Operations in the Horizontal Integration Facility (HIF) at NASA’s Wallops Flight Facility where Orbital ATK assembles and tests its Antares medium-class rocket are in full force as the team preps the upgraded vehicle for its upcoming “hot fire” test in early 2016. The hot fire test will utilize an Antares first stage with its new RD-181 engines to verify the vehicle’s performance and its compatibility with the launch pad, and will certify the system for flight. During the test, Antares will fire its engines at 100% thrust. Following a successful hot fire test, Antares launches are slated to resume next year for Orbital ATK’s Commercial Resupply Services (CRS) missions to deliver cargo and supplies to the International Space Station (ISS) for NASA.
All major components of the Antares hot fire test vehicle are at Wallops, including the two all-new RD-181 engines that will power the launch vehicle. The RD-181 engines completed certification and acceptance testing prior to arriving at the HIF, and now the team is busy assembling the test vehicle and verifying its systems.
“We have the engines and other major subsystems installed and are preparing to begin integrated testing of the first stage,” said Mike Pinkston, Orbital ATK Vice President and Antares General Manager. “We have seen incredible dedication by our team to hit our milestones, enabling us to remain on schedule to support our mission of delivering vital supplies to the crews aboard the space station.”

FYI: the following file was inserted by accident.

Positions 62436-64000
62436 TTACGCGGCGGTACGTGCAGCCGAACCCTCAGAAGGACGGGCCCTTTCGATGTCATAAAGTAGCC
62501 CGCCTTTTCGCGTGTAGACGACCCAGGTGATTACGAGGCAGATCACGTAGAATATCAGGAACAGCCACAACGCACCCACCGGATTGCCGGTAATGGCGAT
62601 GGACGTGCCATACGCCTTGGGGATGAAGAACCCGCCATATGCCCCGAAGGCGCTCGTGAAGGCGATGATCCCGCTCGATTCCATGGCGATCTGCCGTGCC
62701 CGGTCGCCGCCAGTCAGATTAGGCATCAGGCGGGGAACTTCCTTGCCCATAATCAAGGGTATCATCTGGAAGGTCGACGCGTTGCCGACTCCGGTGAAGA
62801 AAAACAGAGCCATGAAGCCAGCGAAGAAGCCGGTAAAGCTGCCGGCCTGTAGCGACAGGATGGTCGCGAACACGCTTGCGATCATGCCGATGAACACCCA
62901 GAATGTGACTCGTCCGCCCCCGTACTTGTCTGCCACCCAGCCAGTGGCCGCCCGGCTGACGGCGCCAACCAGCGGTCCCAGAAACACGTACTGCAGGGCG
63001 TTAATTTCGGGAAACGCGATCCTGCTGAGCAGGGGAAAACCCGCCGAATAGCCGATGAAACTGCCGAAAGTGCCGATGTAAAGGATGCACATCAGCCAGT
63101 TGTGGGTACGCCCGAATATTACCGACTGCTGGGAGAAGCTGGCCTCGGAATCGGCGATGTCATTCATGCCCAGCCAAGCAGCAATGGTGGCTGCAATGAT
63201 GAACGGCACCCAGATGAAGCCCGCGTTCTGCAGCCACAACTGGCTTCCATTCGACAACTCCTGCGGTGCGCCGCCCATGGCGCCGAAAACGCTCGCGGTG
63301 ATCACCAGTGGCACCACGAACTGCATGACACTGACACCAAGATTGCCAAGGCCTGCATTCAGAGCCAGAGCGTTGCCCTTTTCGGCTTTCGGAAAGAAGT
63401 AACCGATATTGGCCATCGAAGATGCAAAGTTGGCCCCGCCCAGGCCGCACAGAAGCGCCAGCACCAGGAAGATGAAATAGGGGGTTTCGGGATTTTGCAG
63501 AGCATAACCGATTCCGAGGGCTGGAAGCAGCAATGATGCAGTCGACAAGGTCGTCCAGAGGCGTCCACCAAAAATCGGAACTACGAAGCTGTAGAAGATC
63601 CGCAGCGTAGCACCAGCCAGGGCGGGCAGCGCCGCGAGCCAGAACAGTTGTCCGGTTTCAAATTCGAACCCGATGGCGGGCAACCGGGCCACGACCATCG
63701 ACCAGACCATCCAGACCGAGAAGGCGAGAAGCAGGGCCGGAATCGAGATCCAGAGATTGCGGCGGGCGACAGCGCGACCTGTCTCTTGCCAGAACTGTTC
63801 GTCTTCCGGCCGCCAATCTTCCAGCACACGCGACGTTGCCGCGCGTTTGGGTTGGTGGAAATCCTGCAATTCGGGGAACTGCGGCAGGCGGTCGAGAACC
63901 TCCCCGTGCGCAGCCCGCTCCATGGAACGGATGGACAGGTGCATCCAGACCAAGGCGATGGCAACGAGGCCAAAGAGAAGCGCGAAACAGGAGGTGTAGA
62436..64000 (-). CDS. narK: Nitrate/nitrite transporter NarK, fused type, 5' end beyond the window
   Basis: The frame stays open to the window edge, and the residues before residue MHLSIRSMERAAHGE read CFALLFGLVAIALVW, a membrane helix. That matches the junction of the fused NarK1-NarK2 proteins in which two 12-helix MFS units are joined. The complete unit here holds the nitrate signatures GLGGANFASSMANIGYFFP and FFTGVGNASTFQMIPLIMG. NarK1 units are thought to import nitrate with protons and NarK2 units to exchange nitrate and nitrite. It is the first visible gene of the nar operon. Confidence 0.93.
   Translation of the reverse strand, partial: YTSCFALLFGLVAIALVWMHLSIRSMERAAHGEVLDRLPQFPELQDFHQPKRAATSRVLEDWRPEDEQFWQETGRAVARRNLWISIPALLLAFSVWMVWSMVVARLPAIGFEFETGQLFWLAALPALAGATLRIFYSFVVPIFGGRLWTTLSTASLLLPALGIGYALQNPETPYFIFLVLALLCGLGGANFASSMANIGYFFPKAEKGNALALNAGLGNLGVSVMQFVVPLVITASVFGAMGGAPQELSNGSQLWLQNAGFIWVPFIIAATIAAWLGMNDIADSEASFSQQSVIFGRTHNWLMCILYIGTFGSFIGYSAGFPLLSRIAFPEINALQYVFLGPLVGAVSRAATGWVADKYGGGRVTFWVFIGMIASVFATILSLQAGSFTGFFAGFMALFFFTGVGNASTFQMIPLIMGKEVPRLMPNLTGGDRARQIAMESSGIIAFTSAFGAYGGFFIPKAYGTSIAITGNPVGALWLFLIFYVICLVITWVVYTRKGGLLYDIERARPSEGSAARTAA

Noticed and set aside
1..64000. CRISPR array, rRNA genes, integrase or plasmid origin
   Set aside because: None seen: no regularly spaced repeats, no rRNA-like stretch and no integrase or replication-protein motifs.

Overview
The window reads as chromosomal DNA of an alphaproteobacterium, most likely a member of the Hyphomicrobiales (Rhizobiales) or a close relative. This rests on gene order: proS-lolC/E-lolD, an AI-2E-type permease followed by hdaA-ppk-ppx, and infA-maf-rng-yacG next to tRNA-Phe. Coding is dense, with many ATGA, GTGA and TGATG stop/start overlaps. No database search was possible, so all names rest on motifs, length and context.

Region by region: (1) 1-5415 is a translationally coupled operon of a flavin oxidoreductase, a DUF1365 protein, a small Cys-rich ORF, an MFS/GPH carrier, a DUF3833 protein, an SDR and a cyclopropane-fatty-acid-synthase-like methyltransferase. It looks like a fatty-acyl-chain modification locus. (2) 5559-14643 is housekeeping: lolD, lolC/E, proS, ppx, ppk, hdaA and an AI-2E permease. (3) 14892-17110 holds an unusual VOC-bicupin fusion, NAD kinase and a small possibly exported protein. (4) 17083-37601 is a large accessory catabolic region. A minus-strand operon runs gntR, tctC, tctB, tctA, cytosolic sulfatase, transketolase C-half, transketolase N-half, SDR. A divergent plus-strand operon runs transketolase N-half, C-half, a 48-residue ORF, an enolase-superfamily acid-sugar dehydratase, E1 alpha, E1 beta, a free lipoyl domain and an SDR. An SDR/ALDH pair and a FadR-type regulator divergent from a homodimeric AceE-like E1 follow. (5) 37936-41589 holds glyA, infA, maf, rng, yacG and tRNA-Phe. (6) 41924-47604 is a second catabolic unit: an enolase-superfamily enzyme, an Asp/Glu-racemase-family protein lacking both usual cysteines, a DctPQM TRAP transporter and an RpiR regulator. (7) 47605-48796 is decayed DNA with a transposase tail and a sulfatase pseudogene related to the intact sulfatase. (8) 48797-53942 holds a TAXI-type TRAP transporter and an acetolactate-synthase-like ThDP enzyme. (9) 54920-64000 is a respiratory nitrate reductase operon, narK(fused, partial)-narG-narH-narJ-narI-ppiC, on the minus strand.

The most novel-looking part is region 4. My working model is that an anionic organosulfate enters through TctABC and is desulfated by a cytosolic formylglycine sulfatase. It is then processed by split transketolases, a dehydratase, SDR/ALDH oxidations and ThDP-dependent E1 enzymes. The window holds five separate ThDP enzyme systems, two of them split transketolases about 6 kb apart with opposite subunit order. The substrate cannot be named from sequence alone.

In order to accommodate the RD-181 engines, several modifications were made to the Antares vehicle design. Upgrades completed and installed over the summer include a newly-developed and qualified thrust adapter structure, modifications to the first stage core propellant tanks, modified engine control avionics and new propellant feedlines.
In addition to the work being conducted for the hot fire test, the team is also receiving hardware for the full Antares rocket that will be used for its return to flight in the spring of 2016. The crew will be assembling that vehicle in parallel with the hot fire test vehicle. The next set of Antares engines recently completed acceptance testing and is scheduled to arrive at Wallops in December.
“These new engines are robust, flight-heritage powerhouses that provide Antares with extra performance to lift more cargo to the ISS for NASA,” said Pinkston. “It is great to be in full integration operations, performing pad testing and working towards our next launch.”
The Virginia Spaceflight Authority completed repairs to Pad 0A at the Mid-Atlantic Regional Spaceport (MARS) at the end of September and is finishing performance testing of the new systems that were installed to support the upgraded Antares. Testing and certification of the launch pad is set to be completed this month.